9/17/2018
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As a piece in The Atlantic recently noted, democracy is not natural. Becoming a democratic citizen involves a set of behaviors that need to be learned and practiced over time. One of the first places for that conditioning to happen is in the classroom. Beyond reading, writing, and STEM skills, students have an opportunity to engage in … Continue reading Citizenship, patriotism, and democracy in the classroom →

Duration:00:33:54

Behind the scenes of the “Year of the Woman”

9/10/2018
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One of the biggest headlines to emerge heading into the 2018 midterms is the record number of female candidates in local, state, and national races. While it’s easy to point to this a post-Trump reaction, there’s much more that goes into persuading women to run and helping them raise the money and build the relationships … Continue reading Behind the scenes of the “Year of the Woman” →

Duration:00:26:45

The democrats in public sector unions (Labor Day rebroadcast)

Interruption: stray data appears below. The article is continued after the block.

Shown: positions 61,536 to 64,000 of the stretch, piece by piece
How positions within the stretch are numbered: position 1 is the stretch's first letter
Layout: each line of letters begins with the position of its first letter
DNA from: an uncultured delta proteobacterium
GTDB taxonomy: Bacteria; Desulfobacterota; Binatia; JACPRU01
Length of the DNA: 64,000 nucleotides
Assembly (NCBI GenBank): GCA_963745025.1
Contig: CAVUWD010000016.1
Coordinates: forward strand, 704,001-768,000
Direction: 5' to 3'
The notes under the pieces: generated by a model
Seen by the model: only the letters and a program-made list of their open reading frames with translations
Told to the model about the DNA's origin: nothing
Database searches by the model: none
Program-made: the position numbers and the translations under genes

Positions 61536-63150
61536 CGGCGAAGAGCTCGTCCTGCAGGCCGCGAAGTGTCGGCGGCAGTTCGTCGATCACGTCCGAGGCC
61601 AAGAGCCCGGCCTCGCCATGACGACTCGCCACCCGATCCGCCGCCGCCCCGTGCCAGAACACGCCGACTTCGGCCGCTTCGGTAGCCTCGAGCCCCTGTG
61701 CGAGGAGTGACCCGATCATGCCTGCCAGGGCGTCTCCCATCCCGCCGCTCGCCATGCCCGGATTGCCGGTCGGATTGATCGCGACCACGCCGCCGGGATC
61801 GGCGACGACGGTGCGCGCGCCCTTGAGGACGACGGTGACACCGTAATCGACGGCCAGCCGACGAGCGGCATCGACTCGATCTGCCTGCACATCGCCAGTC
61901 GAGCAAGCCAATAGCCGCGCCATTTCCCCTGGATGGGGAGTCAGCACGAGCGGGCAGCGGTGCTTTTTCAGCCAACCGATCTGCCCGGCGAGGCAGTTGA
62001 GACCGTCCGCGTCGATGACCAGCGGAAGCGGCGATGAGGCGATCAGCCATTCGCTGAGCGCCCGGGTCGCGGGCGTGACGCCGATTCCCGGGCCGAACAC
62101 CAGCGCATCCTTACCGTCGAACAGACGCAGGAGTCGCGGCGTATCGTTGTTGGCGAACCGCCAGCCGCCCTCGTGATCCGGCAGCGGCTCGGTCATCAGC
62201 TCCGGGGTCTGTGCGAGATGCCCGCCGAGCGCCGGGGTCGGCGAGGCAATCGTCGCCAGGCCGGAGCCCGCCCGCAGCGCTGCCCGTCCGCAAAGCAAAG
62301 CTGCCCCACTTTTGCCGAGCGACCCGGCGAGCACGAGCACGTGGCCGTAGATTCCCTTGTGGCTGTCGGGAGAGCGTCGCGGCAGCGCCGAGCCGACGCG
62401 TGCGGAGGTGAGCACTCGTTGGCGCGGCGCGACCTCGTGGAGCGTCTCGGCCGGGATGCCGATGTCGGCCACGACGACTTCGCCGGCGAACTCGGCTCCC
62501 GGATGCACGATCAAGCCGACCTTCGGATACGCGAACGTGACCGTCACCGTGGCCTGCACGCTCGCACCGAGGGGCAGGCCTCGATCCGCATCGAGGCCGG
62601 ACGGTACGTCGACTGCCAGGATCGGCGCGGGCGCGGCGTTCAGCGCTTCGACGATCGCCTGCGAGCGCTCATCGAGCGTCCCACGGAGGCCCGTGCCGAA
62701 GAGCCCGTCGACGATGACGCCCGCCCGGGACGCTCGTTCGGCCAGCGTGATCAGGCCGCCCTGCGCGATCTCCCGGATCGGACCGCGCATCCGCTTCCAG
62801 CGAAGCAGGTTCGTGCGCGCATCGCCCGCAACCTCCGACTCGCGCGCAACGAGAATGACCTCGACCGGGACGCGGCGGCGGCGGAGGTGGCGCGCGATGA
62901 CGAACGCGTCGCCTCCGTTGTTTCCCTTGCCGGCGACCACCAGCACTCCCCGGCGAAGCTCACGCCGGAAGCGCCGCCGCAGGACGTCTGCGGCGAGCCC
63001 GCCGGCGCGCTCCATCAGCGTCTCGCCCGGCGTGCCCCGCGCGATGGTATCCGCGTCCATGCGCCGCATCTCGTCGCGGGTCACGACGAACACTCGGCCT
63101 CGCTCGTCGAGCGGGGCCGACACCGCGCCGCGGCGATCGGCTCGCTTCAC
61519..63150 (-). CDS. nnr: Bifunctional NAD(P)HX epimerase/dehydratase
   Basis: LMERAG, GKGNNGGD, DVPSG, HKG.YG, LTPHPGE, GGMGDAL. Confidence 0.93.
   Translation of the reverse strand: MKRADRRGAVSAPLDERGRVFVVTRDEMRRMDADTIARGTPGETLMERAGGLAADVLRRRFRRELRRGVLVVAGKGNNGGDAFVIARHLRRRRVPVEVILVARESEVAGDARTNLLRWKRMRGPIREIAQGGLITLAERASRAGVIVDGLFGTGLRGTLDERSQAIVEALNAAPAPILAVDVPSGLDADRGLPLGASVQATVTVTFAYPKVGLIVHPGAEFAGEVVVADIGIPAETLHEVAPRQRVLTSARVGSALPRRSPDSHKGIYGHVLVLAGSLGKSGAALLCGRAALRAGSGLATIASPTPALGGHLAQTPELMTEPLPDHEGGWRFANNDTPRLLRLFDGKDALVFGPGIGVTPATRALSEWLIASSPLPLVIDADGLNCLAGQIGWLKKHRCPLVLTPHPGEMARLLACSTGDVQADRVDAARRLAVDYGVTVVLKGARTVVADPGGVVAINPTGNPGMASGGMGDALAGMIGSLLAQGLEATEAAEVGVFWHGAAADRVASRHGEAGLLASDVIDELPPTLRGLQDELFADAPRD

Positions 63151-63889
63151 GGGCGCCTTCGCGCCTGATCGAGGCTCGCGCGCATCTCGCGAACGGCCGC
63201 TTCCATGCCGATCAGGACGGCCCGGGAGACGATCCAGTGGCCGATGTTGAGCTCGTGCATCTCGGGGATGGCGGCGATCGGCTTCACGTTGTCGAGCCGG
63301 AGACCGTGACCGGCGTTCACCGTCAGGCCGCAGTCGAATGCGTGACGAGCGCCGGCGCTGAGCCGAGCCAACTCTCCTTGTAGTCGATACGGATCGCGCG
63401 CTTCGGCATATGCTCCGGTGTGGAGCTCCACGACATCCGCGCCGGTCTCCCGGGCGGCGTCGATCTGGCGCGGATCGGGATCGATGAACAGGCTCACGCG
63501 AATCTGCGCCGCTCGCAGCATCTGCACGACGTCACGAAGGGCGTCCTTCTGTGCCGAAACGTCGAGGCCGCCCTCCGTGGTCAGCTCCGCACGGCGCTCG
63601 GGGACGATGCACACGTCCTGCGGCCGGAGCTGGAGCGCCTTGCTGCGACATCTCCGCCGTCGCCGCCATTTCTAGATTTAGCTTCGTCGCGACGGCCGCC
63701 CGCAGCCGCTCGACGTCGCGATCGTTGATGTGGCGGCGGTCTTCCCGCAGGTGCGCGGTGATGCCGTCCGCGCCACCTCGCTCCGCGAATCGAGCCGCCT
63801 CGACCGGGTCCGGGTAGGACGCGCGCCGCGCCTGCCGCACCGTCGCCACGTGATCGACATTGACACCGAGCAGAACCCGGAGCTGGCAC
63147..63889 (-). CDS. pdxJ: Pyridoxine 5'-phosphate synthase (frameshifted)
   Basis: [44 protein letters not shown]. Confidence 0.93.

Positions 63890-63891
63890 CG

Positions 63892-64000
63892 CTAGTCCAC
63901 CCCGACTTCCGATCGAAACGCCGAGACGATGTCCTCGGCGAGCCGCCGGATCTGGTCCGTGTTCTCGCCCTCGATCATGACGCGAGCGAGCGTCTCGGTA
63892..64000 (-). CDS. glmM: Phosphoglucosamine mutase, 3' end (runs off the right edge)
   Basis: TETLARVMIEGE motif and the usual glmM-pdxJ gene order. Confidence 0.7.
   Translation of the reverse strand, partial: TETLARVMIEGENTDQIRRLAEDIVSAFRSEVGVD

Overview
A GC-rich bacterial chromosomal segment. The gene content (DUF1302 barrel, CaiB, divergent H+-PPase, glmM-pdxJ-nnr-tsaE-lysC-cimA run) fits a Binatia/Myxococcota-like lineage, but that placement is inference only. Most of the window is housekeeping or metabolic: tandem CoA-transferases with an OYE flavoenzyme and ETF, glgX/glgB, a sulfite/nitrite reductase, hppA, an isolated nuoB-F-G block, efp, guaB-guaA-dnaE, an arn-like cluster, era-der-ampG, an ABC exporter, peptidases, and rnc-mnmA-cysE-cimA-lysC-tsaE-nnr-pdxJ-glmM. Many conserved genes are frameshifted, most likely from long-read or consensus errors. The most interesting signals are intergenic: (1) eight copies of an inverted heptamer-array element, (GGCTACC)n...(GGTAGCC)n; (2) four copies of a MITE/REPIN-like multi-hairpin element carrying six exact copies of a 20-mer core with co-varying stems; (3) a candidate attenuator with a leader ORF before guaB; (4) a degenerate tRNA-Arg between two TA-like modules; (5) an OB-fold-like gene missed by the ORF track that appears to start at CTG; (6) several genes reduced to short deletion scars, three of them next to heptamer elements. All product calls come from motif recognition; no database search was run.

9/3/2018
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This week, we are rebraodcasting our conversation about public sector unions from earlier this year with Paul Clark, director of the School of Labor and Employment Relations at Penn State. Paul talks about how these unions exist at at all levels of government — from bureaucrats to bus drivers. Many could find higher wages in … Continue reading The democrats in public sector unions (Labor Day rebroadcast) →

Duration:00:32:08

Middle America, Part 2: Grassroots organizing and rebooting democracy

8/27/2018
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Last week, we heard from Salena Zito about the segments of middle America who supported Donald Trump after voting for Barack Obama. This week, we talk with another Pittsburgh resident, Lara Putnam, about a different version of Middle America — the college-educated, middle-aged suburban women who have dusted off the organizing skills honed through decades … Continue reading Middle America, Part 2: Grassroots organizing and rebooting democracy →